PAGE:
Rupert Goold’s stage production of Macbeth opened at the Minerva Theatre in Chichester, went to the Gielgud Theatre (London) and toured to the Harvey Theater in New York (2007-2008) before, in 2010, BBC, PBS and Illuminations Media turned it into a TV film.1 Set in a twentieth-century regime displaying the iconography of Stalin’s dictatorship, Anthony Ward’s decor was “confined within a windowless basement kitchen, perhaps a few tiers above hell” (Nicholas De Jongh). Unsurprisingly, several reviewers compare these aspects of the scenography with a living hell. However, the recording turned those hellish textures into a dominant motif. As producer John Wyver explains, “[the team] transplanted the stage production to a richly visual location and shot it across three weeks just like a feature film. Our setting was the eerie below ground world at Welbeck Abbey in Nottinghamshire.” Although part of Goold’s J-horror and slasher pastiche from the stage production remained, much of the filmic language he used in the theatre was eliminated.2 Yet, katabasis re-focused Goold’s reading of Macbeth. Recording the performance inside the tunnels, passages and rooms and inter-connected floors like “different levels of Hell”3 with an infernal lift turned katabasis into the production’s defining feature. Therefore, Goold’s film is unique since it exposes layers of meaning latent in the source text and various stage and film productions of the Scottish Play.
For Harry Morris, Shakespeare’s allusions to evil done against “guest,” “kinsman,” “subject” and “lord” portrayed in Divine Comedy prove Dante’s influence in Macbeth (qtd. in Paul A. Jorgensen56). E. K. McFall revises studies on Dantean references in Macbeth until 2006. Robert S. Miola affirms that the play’s “portraits of sin, punishment, and damnation stand worthily next to those of Dante’s Inferno” (xvi). S. Schoenbaum connects the Porter’s allusions to the coldness of Inverness (“But this place is / too cold for hell,” 2.3.13-14) to the ice in Dante’s Hell and assumes that other Medieval infernal journeys like the Harrowing of Hell must have been familiar to the playwright (373-374). Serdar Örtük draws parallels between Satan in Milton’s Paradise Lost and Macbeth: “If it were not for the ambitious desire of kingship Satan and Macbeth would have led gallant lives, free of the tragic fall they experienced” (5). Goold links Macbeth to a journey through Hell when describing the play’s appeals: “the marriage of (…) anxiety, darkness, sleek depravation, three strange women to the infernal, hell, the after-life, perpetual burning… It’s just very potent” (See “Interview with Rupert Goold” in DVD).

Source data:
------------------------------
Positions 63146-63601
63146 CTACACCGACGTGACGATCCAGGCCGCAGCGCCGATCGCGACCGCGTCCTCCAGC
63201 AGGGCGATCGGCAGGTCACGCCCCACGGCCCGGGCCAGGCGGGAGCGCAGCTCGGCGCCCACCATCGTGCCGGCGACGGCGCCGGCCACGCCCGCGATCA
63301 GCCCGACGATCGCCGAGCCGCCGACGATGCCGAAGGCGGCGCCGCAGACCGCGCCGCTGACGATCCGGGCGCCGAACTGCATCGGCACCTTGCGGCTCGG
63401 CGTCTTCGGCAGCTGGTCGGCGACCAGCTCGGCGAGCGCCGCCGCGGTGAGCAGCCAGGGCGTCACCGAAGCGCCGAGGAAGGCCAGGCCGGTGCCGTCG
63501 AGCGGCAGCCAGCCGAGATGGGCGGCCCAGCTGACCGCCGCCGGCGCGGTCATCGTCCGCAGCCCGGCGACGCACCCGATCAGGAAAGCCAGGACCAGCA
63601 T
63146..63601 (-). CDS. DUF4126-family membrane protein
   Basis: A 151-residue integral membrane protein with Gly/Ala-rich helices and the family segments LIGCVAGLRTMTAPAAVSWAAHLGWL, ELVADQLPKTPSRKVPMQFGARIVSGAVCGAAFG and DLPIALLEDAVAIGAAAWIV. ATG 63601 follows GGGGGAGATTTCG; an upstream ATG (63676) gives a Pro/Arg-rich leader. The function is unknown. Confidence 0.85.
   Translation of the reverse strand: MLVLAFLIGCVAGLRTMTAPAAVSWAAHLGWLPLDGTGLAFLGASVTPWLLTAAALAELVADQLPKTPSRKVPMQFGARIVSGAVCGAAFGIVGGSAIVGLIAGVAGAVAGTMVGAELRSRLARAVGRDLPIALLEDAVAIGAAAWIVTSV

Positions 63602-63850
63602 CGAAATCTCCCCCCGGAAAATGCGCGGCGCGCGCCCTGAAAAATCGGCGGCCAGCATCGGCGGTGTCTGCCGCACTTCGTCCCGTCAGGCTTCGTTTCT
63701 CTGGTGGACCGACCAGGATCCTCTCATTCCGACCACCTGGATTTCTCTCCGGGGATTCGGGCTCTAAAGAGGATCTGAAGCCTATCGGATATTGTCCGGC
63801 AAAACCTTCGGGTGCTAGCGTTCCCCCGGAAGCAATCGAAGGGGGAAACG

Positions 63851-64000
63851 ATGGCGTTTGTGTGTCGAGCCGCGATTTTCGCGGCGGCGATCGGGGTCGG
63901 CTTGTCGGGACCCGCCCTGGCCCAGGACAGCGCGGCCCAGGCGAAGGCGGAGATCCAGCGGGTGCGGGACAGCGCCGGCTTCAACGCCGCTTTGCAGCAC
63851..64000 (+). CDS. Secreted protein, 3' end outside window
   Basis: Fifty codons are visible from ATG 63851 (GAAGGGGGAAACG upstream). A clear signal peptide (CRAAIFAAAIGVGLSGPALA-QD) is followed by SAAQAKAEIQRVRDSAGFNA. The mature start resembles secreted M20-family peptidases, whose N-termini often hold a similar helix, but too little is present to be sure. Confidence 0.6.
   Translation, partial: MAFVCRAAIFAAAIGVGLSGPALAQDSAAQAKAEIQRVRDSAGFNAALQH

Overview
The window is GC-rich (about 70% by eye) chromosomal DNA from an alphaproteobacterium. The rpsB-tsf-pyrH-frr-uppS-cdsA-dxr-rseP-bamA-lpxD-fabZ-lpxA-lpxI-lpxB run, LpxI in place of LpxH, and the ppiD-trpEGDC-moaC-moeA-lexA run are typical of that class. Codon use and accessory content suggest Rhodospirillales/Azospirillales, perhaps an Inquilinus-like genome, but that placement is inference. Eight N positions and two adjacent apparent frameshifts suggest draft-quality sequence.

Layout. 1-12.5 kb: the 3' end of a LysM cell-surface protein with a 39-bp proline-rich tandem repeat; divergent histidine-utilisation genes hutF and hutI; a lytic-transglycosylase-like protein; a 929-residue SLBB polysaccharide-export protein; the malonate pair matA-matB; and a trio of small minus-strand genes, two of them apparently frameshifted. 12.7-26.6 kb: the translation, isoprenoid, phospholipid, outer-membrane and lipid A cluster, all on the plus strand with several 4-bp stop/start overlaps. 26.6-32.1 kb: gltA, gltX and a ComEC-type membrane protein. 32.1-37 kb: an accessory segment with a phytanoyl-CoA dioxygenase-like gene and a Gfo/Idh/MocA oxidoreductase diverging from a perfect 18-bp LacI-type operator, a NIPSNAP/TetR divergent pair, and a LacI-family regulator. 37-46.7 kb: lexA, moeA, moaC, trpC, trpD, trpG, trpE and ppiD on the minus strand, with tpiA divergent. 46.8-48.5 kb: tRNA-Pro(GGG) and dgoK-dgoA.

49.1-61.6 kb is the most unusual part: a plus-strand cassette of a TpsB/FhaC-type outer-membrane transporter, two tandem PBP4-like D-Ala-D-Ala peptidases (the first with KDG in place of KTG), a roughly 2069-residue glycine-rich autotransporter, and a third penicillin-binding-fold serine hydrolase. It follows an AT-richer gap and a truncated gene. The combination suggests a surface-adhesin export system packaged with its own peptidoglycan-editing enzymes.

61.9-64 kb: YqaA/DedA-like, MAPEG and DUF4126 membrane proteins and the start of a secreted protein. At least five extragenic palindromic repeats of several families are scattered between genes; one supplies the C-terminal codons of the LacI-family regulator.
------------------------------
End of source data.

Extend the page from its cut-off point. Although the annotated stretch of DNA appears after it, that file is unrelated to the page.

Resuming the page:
In performance, these associations continue. Jonathan Gil Harris relates the smells of fireworks and special effects of the first Macbeth performances to the invocations of hell fires during the Gunpowder Plot (474-475). David Garrick’s re-writing of the last scene links the hero’s death to a Marlovian downfall: “I cannot rise! I dare not ask for mercy – It is too late, hell drags me down; I sink, I sink – my soul is lost for ever! – Oh! – Oh!” (qtd. in Bernice Kliman 23). In Roman Polanski’s film, Macbeth enters a cave to reach the Witches, who inhabit an underworld matriarchate outside masculine rule (1971). Gregory Doran represents the Macbeths’ fall by their ascents and descents through the three levels – upper circle, ground floor, and cellars – in the London’s Round House (2001). In Justin Kurzel’s film the Anglo-Scottish army burn the forest of Birnam to force Macbeth to leave the castle. The hero sallies forth into the battlefield portrayed against an infernal backdrop (2015). Nevertheless, despite the recurrence of Shakespeare’s Scottish Play in twenty-first century film, katabasis has never received sufficient visibility in screen Macbeths.